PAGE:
The three segments compliment one another as they build toward a young black man’s understanding of his homosexuality. We’ve seen movies before where characters undergo sexual awakenings and from gay perspectives; it’s practically a cottage industry unto itself in independent film. However, rarely have we seen this story from people of color. The expectations of accepted masculinity are entrenched at a young age, where “Little” (Alex Hibbert) is chided by, among others, his own mother Paula (Naomie Harris) for the “swishy” way he walks. It goes without saying that being gay is not exactly widely accepted in the Miami projects of the 1980s. This conflict of what makes a man is wonderfully symbolized with Juan (Mahershala Ali), an unexpected father figure that takes “Little” under his wing along with his girlfriend, Teresa (Janelle Monae). The kid wants to know how he can know if he’s gay because it’s certainly something he doesn’t want. Juan doesn’t pressure the boy or make big speeches about what it means to be a young black man in America. Instead, he tries teaching him to accept himself and provides an alternative home that serves as a refuge during his mother’s long absences and crack-withdrawal tirades. There’s a lovely moment where Juan teaches “Little” how to swim, and it’s touching in how recognizably father/son the activity is, how much trust is involved and vulnerability, and how the film doesn’t need to oversell the subtext. Juan definitely becomes the father figure that Chiron lives up to for the rest of his life. This first segment is dominated by their relationship but also Juan’s sense of responsibility. He’s making a living through selling drugs, including to “Little”’s own mother. In a very memorable and heated moment, Paula angrily calls out Juan for thinking he would make a better parent given the moral culpability of his own actions to her habit.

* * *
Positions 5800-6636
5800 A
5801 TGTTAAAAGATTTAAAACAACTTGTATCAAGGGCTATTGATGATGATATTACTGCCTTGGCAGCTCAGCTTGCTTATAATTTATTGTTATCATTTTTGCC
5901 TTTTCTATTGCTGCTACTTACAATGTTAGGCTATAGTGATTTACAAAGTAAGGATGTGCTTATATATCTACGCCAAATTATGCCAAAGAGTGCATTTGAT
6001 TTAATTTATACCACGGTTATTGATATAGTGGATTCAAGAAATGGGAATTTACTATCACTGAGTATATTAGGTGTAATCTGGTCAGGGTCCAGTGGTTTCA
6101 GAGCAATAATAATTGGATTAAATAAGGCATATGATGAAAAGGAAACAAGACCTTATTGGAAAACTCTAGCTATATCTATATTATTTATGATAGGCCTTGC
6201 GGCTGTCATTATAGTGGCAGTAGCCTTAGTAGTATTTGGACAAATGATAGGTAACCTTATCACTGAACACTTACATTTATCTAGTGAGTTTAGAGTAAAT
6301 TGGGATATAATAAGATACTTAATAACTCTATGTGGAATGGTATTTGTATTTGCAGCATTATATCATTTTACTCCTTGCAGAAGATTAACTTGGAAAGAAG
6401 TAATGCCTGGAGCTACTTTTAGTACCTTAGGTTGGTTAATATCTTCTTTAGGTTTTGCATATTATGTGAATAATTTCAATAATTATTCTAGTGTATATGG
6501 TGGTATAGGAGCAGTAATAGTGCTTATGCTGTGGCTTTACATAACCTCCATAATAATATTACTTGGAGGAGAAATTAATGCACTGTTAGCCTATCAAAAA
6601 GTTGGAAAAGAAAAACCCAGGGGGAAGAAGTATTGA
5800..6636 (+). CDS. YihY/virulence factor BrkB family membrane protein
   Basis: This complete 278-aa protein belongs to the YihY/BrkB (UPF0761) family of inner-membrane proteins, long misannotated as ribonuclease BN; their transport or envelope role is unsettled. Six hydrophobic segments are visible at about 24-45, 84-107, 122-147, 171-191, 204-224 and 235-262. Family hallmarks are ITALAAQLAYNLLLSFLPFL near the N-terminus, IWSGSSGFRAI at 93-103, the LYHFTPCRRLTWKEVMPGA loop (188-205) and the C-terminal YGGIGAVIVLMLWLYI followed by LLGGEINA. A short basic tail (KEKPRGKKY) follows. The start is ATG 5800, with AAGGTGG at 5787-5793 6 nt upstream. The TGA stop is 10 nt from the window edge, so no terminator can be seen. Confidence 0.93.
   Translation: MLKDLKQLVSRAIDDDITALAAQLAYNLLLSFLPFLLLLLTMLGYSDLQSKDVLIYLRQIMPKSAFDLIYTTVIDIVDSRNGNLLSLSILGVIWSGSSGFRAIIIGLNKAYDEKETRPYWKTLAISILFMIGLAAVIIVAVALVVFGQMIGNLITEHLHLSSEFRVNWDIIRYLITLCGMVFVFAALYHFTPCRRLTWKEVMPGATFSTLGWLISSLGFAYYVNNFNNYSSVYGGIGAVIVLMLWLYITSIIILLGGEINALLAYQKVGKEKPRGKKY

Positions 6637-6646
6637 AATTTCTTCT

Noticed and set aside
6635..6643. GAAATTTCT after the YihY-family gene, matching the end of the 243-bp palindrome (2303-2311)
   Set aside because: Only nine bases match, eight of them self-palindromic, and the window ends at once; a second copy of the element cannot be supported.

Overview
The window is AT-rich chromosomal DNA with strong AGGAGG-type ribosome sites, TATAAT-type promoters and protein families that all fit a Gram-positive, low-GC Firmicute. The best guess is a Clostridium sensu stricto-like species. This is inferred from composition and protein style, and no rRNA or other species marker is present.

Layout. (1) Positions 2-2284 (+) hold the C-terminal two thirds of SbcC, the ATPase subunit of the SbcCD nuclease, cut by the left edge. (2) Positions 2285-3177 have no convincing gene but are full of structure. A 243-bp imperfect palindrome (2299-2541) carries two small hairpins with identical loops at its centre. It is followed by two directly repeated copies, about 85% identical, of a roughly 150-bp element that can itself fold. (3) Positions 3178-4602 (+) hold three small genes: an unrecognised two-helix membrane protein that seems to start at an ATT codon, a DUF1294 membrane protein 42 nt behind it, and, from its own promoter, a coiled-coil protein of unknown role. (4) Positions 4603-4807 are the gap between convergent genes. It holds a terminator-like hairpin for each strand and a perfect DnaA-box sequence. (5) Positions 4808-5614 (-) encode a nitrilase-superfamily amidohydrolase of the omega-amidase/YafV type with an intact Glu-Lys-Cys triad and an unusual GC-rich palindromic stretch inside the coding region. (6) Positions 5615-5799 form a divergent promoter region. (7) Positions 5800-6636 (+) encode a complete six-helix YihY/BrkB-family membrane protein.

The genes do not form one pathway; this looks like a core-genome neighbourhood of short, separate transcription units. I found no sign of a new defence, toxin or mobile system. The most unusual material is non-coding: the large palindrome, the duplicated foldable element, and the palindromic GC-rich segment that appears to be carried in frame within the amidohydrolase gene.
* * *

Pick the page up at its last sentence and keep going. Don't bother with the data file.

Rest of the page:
The second segment zooms ahead to when Chiron (Ashton Sanders) is a teenager in high school and subjected to hostile bullying. The schoolyard taunts from his youth have morphed into something more ferocious and toxic, as a collection of bullies torments Chiron and looks to rob him of his personal connections to others. The central focus on the middle segment is about the growing relationship with Kevin (Jharrel Jerome), the childhood friend who Chrion crushes on. Their closeness takes a leap one fateful night that Chrion will always remember. It’s an awakening and a confirmation of self, and it’s only after having this fulfilling outlet cruelly taken from him that Chiron finally lashes out, with lifelong repercussions. It’s an explosion we can see coming and one that feels fully set up. The second segment feels more familiar because of the age range and it’s the one with the dawning of sexual realization, a story situation we’ve seen before. What elevates it is that it’s a fairly direct carryover from the beginning segment, which means the personal issues have magnified for Chiron. His relationship with his mother has become even more frayed as he’s grown, and what once was name-calling and questions over his maturation has become confirmed. Her addiction has become even stronger and she’s harassing her own son for whatever meager money he’s given from Teresa, his surrogate mother figure. Chiron is struggling to make sense of his feelings in an upbringing lacking support and clarity. You could examine the conclusion of this segment as an empathetic cautionary tale, as we see the years of abuse and measured choices that lead to that confrontation.
The final segment is where Moonlight transforms into a late blooming unrequited romance that should steal your heart if it’s still functioning. “Black” (Trevanta Rhodes) is a fully-grown adult that has seemingly followed in the footsteps of Juan in a life of low-level crime. He’s hardened both emotionally and physically. The muscles will provide an intimidation factor missing during his youth if anyone questions his sexual leanings. He’s burrowed into himself and the role he feels he must accept, but all of that changes the instant he gets an apologetic and searching phone call from Kevin (Andre Holland). Now working as a chef at a diner, Kevin reaches out to his old friend though even he can’t fully explain why. This reawakens “Black”’s longing and he works up the courage to travel back to Miami to surprise the friend who meant so much to him. Their reunion is treated like the culmination of a romance that you may not have realized had you completely. After two segments of setup and years apart, you may find yourself projecting your thoughts to the screen, trying to compel these two men together. It’s an extended sequence that moves at a gradual pace, a fitting tempo for a character racked by insecurities and suppression. By going forward he’s taking a big risk, putting himself out there, and we desperately hope “Black” finds a sense of support. It’s the segment where “Black” finds resolution with the major conflicts that have defined his life, and the climax of the movie is a deeply tender moment where an emotionally reserved man reaches out to another and lets his firmly fixed guard down in the process.